Multi-column layouts

This issue was largely fixed in Internet Explorer 8 beta 1, though it gets the column width algorithm wrong. Internet Explorer 8 beta 2 has better handling of the width algorithm, but still gets it wrong beside floats, as on this page. This has been fixed in Internet Explorer 8 final, but it still incorrectly treats display:block on table elements (including tr and td/th elements) as the default display type for that element, instead of block.

For quite a few years now, people have been trying to remove tables from the structure of their sites. They cause numerous accessibility problems, they make it next to impossible to change brand styling, and they produce horribly bloated pages.

But people still want muti-column layouts. They want them to be flexible. 2, 3, 4 columns. They want them to be consistent, so that all columns are the same length. This is where CSS falls over. Or so we were led to believe. Several people came up with their own ways to do this. Some using images, some using floats and clears. Things like this should not have to rely on images to simulate columns. But floats rely on one column being longer than the others. But what if you don't know which should be the longest?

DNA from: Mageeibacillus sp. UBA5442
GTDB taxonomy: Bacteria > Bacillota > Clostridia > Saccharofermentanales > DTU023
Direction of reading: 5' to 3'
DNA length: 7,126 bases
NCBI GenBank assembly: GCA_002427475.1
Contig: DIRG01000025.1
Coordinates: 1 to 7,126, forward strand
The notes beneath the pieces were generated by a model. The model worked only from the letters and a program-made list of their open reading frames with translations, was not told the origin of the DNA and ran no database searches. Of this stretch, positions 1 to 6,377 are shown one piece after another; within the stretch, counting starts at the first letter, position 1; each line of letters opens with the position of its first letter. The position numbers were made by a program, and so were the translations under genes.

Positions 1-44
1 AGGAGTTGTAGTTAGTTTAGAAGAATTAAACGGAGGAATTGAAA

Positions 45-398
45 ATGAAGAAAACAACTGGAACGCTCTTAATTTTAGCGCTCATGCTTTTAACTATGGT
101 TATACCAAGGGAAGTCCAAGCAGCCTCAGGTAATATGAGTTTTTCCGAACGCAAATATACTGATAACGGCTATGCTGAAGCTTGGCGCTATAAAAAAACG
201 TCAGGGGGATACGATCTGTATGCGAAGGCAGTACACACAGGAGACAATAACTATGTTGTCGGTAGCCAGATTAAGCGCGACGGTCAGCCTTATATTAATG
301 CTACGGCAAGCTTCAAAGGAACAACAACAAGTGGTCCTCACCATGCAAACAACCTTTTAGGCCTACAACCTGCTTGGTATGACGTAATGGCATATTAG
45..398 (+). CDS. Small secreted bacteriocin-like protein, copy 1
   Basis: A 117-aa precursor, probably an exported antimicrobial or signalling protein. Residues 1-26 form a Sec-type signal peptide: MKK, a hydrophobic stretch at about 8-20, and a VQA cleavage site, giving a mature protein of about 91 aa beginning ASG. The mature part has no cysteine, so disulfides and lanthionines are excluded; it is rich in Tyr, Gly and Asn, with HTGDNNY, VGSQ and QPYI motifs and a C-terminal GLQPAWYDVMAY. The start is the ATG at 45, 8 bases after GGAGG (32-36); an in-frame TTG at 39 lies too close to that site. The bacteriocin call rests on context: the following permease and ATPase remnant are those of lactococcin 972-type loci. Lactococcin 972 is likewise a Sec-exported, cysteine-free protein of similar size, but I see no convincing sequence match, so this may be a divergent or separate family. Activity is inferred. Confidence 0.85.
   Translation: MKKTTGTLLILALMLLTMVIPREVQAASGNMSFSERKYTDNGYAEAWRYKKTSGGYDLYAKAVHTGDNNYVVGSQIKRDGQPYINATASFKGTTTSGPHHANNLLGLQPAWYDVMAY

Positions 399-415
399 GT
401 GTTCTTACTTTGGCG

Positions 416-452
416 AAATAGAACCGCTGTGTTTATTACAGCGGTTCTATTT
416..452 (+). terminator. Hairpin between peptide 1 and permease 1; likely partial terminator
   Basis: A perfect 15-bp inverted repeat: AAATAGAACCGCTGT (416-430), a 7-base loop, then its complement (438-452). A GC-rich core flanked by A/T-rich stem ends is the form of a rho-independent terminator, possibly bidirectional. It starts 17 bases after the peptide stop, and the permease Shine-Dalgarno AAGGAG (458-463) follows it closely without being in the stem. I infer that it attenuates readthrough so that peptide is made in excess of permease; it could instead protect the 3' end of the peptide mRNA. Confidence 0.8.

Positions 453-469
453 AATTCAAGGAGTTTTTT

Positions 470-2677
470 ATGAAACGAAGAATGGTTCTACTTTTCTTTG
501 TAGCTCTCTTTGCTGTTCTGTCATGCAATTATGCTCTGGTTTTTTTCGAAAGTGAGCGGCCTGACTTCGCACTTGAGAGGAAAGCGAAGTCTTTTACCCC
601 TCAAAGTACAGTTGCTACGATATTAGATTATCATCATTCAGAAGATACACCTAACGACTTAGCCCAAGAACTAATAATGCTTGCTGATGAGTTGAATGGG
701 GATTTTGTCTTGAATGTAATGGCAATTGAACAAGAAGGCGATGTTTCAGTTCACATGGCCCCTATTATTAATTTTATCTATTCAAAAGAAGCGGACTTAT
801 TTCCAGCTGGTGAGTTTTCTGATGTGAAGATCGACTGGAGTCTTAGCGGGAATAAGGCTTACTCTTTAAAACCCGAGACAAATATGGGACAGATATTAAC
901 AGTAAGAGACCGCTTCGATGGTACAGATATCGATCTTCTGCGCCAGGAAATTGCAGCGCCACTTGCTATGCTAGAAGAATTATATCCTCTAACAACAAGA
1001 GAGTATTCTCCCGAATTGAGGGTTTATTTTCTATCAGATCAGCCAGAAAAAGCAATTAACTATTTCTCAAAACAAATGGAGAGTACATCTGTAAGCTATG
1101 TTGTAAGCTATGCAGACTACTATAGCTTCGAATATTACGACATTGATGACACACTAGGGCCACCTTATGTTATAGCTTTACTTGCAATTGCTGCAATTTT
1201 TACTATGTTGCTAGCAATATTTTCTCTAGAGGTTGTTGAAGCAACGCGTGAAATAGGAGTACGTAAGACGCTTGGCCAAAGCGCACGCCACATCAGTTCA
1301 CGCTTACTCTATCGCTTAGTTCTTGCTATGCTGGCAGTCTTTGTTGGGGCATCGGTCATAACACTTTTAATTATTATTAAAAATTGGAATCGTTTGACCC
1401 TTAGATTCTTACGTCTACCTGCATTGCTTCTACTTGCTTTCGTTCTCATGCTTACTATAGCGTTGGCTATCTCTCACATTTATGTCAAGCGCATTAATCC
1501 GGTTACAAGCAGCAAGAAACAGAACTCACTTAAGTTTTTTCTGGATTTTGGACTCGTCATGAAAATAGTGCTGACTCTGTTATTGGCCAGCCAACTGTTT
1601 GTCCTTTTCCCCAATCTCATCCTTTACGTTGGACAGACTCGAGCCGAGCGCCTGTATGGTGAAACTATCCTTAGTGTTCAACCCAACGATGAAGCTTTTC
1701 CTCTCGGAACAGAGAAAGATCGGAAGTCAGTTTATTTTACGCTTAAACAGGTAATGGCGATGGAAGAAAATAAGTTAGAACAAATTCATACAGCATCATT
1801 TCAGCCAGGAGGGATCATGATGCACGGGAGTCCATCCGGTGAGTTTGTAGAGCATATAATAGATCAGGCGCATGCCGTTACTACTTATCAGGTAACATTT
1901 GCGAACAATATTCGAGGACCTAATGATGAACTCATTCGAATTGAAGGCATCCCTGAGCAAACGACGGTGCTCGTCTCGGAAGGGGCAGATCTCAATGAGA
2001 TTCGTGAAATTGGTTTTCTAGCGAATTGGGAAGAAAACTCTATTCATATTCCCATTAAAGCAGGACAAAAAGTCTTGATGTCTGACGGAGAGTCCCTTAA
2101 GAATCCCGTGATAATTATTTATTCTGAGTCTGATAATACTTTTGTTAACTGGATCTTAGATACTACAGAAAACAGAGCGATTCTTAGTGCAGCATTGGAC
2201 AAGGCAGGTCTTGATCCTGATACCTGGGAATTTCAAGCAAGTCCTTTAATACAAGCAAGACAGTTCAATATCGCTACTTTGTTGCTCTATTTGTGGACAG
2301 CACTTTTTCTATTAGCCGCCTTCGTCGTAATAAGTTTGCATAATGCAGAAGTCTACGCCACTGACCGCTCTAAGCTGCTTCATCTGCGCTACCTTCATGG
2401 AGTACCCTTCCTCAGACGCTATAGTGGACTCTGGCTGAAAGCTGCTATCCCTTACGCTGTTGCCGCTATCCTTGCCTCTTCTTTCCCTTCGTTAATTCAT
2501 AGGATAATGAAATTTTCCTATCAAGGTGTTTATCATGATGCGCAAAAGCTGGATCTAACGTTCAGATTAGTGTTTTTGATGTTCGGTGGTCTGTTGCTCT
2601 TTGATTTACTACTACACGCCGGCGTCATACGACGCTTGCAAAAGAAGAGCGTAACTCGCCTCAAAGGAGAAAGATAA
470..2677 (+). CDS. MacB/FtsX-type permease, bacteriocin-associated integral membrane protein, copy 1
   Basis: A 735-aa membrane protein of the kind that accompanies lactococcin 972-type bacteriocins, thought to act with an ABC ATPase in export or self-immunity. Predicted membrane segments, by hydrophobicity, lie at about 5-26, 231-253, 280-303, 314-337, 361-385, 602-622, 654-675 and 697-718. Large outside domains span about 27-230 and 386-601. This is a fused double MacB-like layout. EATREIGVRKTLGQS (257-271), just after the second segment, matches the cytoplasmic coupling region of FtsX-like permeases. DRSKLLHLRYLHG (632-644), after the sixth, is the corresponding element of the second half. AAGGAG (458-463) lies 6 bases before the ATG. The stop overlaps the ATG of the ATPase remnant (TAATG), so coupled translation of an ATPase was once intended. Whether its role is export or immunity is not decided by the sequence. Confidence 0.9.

Well, this is what tables do. And they do it very well. But how do we use tables, and break free from their restrictions at the same time? Simple. Use CSS table display styles to convert existing structures into a pseudo table. Sounds good. And it would be, if only IE bothered to support them. But hey, if they haven't implemented styles from CSS 1, what are the chances of them implementing something as clever yet simple as this from CSS 2? Even if it does date back to before IE 5.

Demo: The main contents of this page should be held in a three column layout. 

Workaround: Stick with minimalist tables (where you use them to define the columns and nothing else). For now..

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